On the subject of guns, Donnelly sponsored a bill in the California Legislature to allow teachers and school janitors to have guns in schools. Does Siraganian support bringing guns into our schools, too?

Donnelly also was one of the founders of the "Minuteman" movement, a group of border-control vigilantes. The Los Angeles Times reported last year that Donnelly in 2006 reacted to that year's immigrant rights rally by saying, "We are in a war. You may not want to accept it, but the other side has declared war on us."

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Does Siraganian agree with the candidate she supported? Does she really see immigrants as the enemy in a war? What does Siraganian think about the thousands of immigrant children and families she would be called to serve as a school board member? With her being a no-show at candidate events, it's hard to ask her that question.

But there is another clue online: Siraganian appears to have a Twitter account, though it's been inactive since late 2011. The posts reveal a political outlook very much in line with the Tea-Party views that her political contributions suggest. Here's a Twitter post on immigration:


Let's ignore the nonsense math and the dubious accounting. It's the use of the slur "illegal alien" that ought to concern voters. Yes, "illegal alien" is a slur -- a phrase intended to demean and dehumanize immigrants. In no other case do we use the word "illegal" to modify an entire person, instead of that person's acts. And the use of the word "alien" -- an old legal term -- further serves to make immigrants seem inhuman.

It's fair to question whether a candidate who so casually uses this slur can serve a school district where the majority of students are of Hispanic origin. PUSD voters deserve to know what Siraganian thinks about the use of this slur, today.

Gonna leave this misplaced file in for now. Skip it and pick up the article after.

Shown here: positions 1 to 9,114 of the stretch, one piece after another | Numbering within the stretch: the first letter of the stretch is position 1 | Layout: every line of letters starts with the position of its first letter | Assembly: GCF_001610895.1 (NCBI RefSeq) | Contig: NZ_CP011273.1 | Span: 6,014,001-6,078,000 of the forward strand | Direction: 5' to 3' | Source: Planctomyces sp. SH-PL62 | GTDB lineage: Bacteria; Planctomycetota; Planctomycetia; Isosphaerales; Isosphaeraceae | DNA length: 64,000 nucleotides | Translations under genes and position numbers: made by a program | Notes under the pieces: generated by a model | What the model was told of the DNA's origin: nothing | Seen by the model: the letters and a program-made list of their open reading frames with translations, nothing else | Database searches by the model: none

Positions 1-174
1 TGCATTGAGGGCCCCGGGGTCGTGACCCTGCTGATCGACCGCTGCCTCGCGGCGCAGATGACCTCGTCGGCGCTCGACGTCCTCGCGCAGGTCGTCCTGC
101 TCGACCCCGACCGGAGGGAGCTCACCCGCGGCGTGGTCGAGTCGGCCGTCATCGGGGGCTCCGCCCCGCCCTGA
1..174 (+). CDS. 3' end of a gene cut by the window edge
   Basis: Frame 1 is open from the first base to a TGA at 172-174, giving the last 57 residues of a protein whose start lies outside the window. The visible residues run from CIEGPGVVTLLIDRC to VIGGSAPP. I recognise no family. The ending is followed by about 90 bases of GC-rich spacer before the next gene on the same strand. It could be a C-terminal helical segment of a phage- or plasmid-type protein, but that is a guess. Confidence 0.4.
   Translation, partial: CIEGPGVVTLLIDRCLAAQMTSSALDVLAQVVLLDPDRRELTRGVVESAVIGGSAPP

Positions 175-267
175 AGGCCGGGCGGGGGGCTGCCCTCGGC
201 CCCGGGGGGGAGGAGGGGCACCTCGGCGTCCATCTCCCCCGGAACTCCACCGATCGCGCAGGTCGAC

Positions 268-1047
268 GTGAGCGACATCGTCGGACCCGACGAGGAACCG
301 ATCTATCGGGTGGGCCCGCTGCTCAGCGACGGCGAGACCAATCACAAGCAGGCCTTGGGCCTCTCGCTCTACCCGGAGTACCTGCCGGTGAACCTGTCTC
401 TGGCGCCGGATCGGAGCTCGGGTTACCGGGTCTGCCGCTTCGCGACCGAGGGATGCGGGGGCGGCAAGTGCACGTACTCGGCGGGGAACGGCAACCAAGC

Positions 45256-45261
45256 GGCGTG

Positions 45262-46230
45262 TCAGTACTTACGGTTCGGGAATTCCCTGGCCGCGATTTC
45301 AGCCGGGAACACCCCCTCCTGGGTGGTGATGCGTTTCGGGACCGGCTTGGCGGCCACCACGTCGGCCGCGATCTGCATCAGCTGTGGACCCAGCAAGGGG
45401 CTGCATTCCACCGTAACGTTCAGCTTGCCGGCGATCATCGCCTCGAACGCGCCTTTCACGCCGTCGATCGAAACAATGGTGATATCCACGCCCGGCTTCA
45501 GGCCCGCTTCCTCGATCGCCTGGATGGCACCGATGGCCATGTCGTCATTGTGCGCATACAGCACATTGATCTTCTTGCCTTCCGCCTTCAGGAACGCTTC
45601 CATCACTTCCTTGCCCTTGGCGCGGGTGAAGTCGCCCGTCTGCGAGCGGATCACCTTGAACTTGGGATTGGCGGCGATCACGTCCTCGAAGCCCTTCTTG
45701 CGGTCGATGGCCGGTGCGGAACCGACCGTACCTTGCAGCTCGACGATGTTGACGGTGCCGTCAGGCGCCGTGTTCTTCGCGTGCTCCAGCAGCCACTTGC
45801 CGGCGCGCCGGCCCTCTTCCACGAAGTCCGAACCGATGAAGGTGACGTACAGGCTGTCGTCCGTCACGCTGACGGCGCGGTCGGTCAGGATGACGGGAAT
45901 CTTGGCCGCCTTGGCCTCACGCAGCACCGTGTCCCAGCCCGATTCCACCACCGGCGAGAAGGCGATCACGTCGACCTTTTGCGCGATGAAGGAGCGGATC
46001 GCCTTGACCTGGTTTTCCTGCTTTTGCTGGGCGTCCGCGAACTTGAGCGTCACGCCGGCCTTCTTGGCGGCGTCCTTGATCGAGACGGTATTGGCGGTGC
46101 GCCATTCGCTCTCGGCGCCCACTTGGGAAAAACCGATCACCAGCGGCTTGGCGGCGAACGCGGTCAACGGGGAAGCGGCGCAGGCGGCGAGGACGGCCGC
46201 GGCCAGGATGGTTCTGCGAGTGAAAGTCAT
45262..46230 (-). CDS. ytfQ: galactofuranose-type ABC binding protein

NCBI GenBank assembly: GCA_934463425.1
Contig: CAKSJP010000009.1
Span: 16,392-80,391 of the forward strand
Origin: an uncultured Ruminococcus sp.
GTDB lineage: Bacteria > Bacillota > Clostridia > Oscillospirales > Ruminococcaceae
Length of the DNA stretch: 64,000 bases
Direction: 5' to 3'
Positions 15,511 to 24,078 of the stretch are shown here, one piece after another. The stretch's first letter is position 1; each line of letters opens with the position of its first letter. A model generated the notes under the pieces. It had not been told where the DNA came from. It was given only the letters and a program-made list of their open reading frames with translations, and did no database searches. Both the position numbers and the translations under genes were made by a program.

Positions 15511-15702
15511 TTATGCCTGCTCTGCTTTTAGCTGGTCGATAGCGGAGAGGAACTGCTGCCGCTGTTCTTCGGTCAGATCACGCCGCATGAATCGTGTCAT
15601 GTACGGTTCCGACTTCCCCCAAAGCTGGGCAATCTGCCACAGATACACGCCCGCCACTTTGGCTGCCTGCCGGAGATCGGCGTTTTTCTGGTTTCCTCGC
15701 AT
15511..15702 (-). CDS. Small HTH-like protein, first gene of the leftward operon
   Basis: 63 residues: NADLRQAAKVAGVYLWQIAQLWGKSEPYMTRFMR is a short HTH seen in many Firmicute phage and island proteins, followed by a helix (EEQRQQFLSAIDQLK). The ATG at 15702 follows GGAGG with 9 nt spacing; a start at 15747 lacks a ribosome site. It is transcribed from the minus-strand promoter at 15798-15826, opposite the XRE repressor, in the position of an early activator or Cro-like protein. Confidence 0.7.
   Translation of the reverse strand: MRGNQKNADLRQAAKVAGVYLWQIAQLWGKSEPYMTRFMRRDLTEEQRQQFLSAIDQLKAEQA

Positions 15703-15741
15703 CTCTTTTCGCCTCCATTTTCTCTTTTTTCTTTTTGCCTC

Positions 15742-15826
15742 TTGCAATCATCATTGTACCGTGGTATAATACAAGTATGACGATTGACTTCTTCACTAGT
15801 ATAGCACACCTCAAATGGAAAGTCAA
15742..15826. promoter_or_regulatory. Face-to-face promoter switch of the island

Two other tweets also prompt concern:

The Web addresses in those tweets no longer work, but the words in the tweets say enough to make voters want to ask questions. The phrase "the gay agenda" is almost exclusively used by people who oppose the efforts to allow gay and lesbian citizens equal rights under the law, including the freedom to marry.

The timing and content of the second tweet appears to reference an April 2011 controversy when Los Angeles Laker Kobe Bryant called a referee a "faggot." That's another despicable slur, and Bryant swiftly and appropriately apologized for using it. But many commentators, including many on the right wing of American politics, chose to joke about the incident, recalling the word's archaic meaning as "a bunch of sticks."

Voters deserve to hear what Siraganian thinks about the gay, lesbian, and bisexual teachers, parents, and students in the PUSD community. Will she protect their rights as citizens and their dignity as community members? Or will she make jokes about them, dismiss them with slurs, and insist that they head directly for the closet once they pass through the schoolhouse door?

We need to know what Sandra Siraganian thinks and believes. Her record paints a picture of a radical Tea Party member who has supported racists for public office and supported the casual use of terms that evoke racism and bigotry. Is this who Sandra Siraganian really is?

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Maybe if she bothered to show up for a candidate forum, we could ask her.

Robert Niles